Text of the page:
The moon was nearly half-full, but light clouds intermittently veiled and unveiled stars like grey gauze drawn across the sky and retreating. It was nearly two o’clock.
A time when guards get lazy.
Boyd had ridden with Russell and Flynn, as before, in the back of the Major’s Hummer. Memories of his last visit and the death of Babue Dostrem flooded back and generated an ache that came from his jaws and spread to his gut recalling the gush of hot blood in his mouth as the man’s life pulsed through his teeth, into his throat. He worked to control the fire that lay behind his eyes. Throbbing in his pulse, beating like distant drums, through his ears.
He was relieved to get out of the vehicle and into the street. Flynn had parked one block away from where they’d been before.
“Wil, don’t take unnecessary risks. Plant the bugs and come back. If you happen to see something we need to share, use the camera, but it isn’t a critical part of your mission. We’ll be here. Use the earpiece radio if necessary,” Russell said.
The vampire vanished down the alley, no more than a changing shadow in shifting light.
Boyd slid through blackest darkness and approached the Dostrem compound from the opposite direction than he’d used before. As he neared the main gate, differences were obvious. The death of Babue had changed the Elder’s security. There were two guards on the gate and, from the sounds that came to his heightened hearing, a third guard moved about the courtyard. In the courtyard sat three Toyota SUVs.
He climbed to the roof of a silent building across the street, lay on his stomach, then waited and watched. His eyes, had the guards looked with binoculars, flickered a waiting glow. He was like a patient tiger assessing a herd.
The roving guard stopped at the gate, lit a cigarette and chatted with his fellow watchmen.
The vampire was off the building and in the alley, his movement, like a blur of rushing darkness. He rounded the compound and scaled the wall, stopping atop the roof where Babue’s room had been, when he lived. A miniscule listening device went above the outer window.
No hesitation. Boyd stayed atop the compound’s walls to avoid nervous ears, in the houses, to the corner of the compound where, presumably, the Elder Dostrem lived and held court.
Atop the roof on silent feet, Wil felt a unique sensation. It was as if a host of molecule-sized caterpillars had invaded his bloodstream and were slithering aimlessly through his body. The sense of crawling persisted as he skimmed across the flat roof and leaned out to place the bug just above a window.
He glanced down into the courtyard and saw a cigarette’s brief glow in one of the vehicles.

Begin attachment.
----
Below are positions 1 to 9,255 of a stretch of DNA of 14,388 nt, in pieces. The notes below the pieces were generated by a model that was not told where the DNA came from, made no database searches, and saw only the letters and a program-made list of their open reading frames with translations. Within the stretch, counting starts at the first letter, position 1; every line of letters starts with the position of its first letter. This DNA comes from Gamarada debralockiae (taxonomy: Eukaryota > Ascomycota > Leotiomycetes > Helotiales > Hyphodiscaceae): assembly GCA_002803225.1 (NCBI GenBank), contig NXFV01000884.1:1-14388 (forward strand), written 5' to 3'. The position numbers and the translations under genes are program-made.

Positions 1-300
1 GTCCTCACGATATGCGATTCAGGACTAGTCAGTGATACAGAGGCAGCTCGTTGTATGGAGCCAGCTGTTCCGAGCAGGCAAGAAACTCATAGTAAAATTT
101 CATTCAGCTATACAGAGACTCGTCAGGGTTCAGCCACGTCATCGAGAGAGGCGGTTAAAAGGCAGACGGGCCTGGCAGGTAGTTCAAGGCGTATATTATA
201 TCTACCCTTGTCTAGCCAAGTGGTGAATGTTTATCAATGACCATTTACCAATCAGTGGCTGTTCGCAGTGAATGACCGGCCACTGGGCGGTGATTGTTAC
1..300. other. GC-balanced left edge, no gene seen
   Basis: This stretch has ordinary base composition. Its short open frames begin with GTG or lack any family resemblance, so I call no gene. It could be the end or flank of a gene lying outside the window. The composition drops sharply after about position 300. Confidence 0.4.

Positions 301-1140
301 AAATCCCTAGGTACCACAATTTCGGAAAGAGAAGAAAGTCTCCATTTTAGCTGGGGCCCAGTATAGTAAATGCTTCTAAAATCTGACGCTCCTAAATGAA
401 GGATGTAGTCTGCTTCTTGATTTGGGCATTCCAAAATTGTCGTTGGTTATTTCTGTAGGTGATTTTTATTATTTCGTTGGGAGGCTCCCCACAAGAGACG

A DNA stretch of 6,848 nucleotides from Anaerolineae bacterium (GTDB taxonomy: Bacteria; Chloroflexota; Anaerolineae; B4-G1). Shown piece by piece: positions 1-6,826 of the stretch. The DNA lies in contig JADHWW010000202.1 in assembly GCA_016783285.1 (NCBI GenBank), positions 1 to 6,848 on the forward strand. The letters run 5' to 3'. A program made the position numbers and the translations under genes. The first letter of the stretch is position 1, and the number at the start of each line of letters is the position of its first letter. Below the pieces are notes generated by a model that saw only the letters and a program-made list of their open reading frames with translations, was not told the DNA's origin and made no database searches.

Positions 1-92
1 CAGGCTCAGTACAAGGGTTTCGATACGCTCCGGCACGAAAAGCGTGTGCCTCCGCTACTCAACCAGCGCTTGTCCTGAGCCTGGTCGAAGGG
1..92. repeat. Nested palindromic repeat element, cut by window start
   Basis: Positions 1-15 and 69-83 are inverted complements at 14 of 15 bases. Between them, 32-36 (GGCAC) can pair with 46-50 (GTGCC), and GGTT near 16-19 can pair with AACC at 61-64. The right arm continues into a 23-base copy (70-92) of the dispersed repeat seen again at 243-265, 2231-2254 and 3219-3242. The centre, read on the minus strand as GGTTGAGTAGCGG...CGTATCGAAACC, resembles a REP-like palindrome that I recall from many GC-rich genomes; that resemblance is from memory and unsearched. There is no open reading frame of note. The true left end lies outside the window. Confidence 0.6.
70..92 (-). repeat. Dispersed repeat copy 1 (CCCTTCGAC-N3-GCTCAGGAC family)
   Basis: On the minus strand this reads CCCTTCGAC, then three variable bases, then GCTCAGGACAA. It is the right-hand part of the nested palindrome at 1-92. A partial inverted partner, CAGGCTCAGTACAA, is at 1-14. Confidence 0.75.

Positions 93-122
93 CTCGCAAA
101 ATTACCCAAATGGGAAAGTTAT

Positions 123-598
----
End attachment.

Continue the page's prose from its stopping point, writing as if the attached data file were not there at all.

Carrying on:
Another guard, but no more observant than the others.
The itching and uneasy sensation was stronger as he faced the SUV holding the guard.
He considered taking a picture, but there was too much risk. He had no personal fear, but the mission’s importance made any threat of compromise unacceptable.
Boyd placed listening devices on every window that faced the outside of the compound. When the roving guard again stopped at the gate, he dropped from the wall on the side of the compound away from the gate.
He returned to the Hummer where Russell and Flynn waited.
“Sir, I’ve put in six audio bugs,” he said.
“Shit, I didn’t see or hear you,” Flynn said.
“Good work, Wil. Get in,” Russell said.
As soon as Boyd was in the rear seat, Flynn had the engine running and drove to the battalion headquarters. Using night-vision goggles was safe, but slower than desirable.
Vic called the General’s office. When the radio operator answered, he gave a brief situation report and the agreed order.
“This is Russell, devices are in place, activate surveillance,” he said.
“Vic, this is McCaskill. I couldn’t sleep.”
The general told the radio operator to stand by.
“Sir, Boyd did the job.”
“I can see that. We already have an audio feed from the drone. The only sound besides snoring is intermittent chatter from people who must be guards. I don’t speak the language, but we’ll have it translated in a few hours. Good job. Congratulate your Sergeant. I knew I could rely on you. Get some sleep.”
“Sir, I need him assigned directly to my unit. Can we do that today?”
“Send the specifics and dream up a slot for him. He can move in today, the paperwork will follow. Any questions, refer them to me.”
The General signed off. Vic locked the radio system’s door and turned to Flynn and Boyd.
“Let’s all get some sleep,” he said.
Once Wil was away from the Dostrem compound, the creeping sensation in his body had subsided.
“Major, there’s something I need to tell you and Sergeant Major Flynn.”
As he described the sensation Russell and Flynn sat down and listened to every sensation the vampire described.
“What do you think caused it? Was it some electromagnetic signal disrupting your nerves?” Flynn said.
“No. I’ve been around high-powered radios and power transmission towers and never felt the sensation before. There were three SUVs inside the wall—white, red, and black Toyota Sequoias. What I felt came from the red one.”
Russell was silent. His thoughts sent sensations through him much like Boyd had described.
The man may really be a vampire. He may feel energies the rest of us can only detect with sensitive equipment. He may have sensed radiation through the shielding.
There’s probably nuclear material in the back of that red SUV.